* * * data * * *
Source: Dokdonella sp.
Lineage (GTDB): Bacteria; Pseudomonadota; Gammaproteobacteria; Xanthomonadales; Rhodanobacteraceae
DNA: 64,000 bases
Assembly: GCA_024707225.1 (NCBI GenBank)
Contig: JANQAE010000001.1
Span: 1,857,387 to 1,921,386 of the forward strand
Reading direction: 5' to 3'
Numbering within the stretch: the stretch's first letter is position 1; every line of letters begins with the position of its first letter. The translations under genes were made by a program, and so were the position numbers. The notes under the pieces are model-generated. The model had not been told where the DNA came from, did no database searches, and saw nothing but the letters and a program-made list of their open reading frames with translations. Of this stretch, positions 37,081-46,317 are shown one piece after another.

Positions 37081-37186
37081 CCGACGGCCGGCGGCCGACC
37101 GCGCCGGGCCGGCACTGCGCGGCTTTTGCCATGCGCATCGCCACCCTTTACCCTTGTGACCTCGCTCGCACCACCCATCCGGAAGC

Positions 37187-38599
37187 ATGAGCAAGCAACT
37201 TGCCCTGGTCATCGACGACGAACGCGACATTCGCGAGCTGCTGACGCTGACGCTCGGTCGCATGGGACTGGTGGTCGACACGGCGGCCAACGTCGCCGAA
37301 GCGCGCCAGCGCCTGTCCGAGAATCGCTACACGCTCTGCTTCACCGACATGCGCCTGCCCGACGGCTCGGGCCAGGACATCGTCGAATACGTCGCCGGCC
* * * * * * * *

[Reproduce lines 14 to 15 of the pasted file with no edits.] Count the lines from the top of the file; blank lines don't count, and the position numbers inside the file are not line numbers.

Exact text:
37201 TGCCCTGGTCATCGACGACGAACGCGACATTCGCGAGCTGCTGACGCTGACGCTCGGTCGCATGGGACTGGTGGTCGACACGGCGGCCAACGTCGCCGAA
37301 GCGCGCCAGCGCCTGTCCGAGAATCGCTACACGCTCTGCTTCACCGACATGCGCCTGCCCGACGGCTCGGGCCAGGACATCGTCGAATACGTCGCCGGCC